Kawela Bay, Oahu
Kawela Bay (view panorama) is one of the most secluded beaches on Oahu. Located near the Turtle Bay Resort on the island's North Shore, it is a perfect spot to unwind. Bathe in the calm water or enjoy a peaceful stroll along the beach. The sandy beach is narrow and backed by coconut palms and ironwood trees. Watch out for falling coconuts!
This curved bay is one the most protected on Oahu's North Shore because of the reef that diffuses high waves during the winter months when other North Shore beaches get pounded by high surf. Kawela Bay's nearshore waters are calm year-round.
Swimming at Kawela Bay is ok, but not the best because the water is often times murky and some areas of the bay have rocks on the ocean bottom. So it is tricky to avoid the rocky patches and to watch out for your toes. For the same reason, the snorkeling isn't that good because you can't see much. A couple of surf sites are located on the outer reefs of the bay, but here the currents can be strong.
Located in the small forest behind Kawela Bay is a beautiful large banyan tree (view photos). It is marked by a plaque that says: "This single tree, an amazing expanse of multiple trunks and vines, is routinely used as a filming location for major motion pictures and television shows, including LOST and Pirates of the Caribbean. Older banyan trees have "prop roots" that eventually grow into trunks as large as the original, and many banyans live to be several hundred years old."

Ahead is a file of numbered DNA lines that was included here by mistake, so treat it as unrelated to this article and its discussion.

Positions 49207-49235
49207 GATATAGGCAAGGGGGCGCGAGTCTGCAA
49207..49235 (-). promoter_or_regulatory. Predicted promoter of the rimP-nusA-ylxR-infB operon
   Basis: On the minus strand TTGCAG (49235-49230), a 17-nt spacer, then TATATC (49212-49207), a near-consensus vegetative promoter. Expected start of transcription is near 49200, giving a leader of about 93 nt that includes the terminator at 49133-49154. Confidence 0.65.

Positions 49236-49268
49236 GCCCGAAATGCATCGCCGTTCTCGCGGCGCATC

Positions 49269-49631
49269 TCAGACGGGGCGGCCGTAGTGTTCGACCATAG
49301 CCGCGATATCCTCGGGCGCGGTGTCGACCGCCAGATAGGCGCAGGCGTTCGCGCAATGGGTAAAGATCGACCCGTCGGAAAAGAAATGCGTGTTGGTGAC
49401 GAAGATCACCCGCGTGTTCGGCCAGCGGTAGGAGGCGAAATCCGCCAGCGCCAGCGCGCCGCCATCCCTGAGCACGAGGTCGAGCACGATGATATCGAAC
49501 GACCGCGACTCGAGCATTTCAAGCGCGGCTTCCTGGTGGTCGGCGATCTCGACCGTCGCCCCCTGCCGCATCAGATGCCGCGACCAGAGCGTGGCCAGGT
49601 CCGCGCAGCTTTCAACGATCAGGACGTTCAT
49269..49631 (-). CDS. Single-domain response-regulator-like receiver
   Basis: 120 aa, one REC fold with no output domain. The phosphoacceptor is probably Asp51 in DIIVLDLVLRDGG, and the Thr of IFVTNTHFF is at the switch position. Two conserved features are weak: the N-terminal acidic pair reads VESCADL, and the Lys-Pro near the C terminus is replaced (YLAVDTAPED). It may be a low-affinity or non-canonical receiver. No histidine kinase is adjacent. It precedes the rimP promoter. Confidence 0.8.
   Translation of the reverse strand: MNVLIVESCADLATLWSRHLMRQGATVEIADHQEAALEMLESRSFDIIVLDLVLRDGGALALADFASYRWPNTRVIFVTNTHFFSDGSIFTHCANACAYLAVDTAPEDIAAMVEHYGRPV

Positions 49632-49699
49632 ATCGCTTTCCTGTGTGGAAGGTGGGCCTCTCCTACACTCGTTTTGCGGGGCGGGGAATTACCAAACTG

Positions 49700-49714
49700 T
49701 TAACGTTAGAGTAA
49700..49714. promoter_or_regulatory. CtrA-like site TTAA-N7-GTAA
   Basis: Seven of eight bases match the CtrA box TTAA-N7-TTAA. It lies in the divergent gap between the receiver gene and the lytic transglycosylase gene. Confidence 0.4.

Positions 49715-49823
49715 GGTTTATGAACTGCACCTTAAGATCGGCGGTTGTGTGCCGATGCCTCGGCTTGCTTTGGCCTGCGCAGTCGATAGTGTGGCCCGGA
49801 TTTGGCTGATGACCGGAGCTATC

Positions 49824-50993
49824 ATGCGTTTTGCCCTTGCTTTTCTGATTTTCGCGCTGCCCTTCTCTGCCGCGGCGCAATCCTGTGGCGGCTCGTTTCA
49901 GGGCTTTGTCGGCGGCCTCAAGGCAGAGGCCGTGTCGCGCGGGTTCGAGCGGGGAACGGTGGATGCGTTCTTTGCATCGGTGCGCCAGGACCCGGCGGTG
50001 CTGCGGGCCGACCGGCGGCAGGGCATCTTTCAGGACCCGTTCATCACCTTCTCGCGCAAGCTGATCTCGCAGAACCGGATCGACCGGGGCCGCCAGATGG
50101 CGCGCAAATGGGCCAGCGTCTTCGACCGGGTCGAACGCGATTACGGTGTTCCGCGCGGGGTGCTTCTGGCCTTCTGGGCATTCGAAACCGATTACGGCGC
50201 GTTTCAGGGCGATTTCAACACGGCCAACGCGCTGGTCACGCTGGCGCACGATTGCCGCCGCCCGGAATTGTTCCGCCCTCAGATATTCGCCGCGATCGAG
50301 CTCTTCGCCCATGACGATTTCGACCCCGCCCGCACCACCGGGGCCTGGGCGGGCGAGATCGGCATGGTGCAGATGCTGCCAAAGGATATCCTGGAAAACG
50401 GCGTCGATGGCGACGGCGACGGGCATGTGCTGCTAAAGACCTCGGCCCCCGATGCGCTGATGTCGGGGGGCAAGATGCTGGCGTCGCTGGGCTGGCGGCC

In the past, houses stood along Kawela Bay's entire length. But in 1986, all residents from the bay's east point to the center were evicted to make way for a resort that was never built. So up until today, the property along this part of the bay remains undeveloped. There are only a few beach homes along the bay's west end.
There have been talks in the recent past that more vacation rentals were being planned at the east end of Kawela Bay. However, in May 2014, Turtle Bay Resort along with the State of Hawaii, City and County of Honolulu and The North Shore Community Land Trust, established a conservation easement on 665.8 acres of land. This agreement protects Kawela Bay from future development.
Even though no development will take place for now, Kawela Bay has seen some major changes in 2014. Kawela Bay's backshore used to be heavily forested (view photos), but many trees and shrubs have recently been removed. There are a few signs that explain the deforestation. The signs say: "Turtle Bay Resort is working with the State of Hawaii and shoreline experts to prune overgrown non-native vegetation to clear the shoreline and improve beach access (view photo)."
Because Kawela Bay is much easier accessible now, the bay is seeing more commercial activities take place. Surf schools are driving right up to the beach to take students for surf lessons in the bay. A large shipping container that is used for storage sits near the middle of the bay. Overall, the entire area seems more intruded now, with broken glass bottles littering the ground and cut off tree branches everywhere.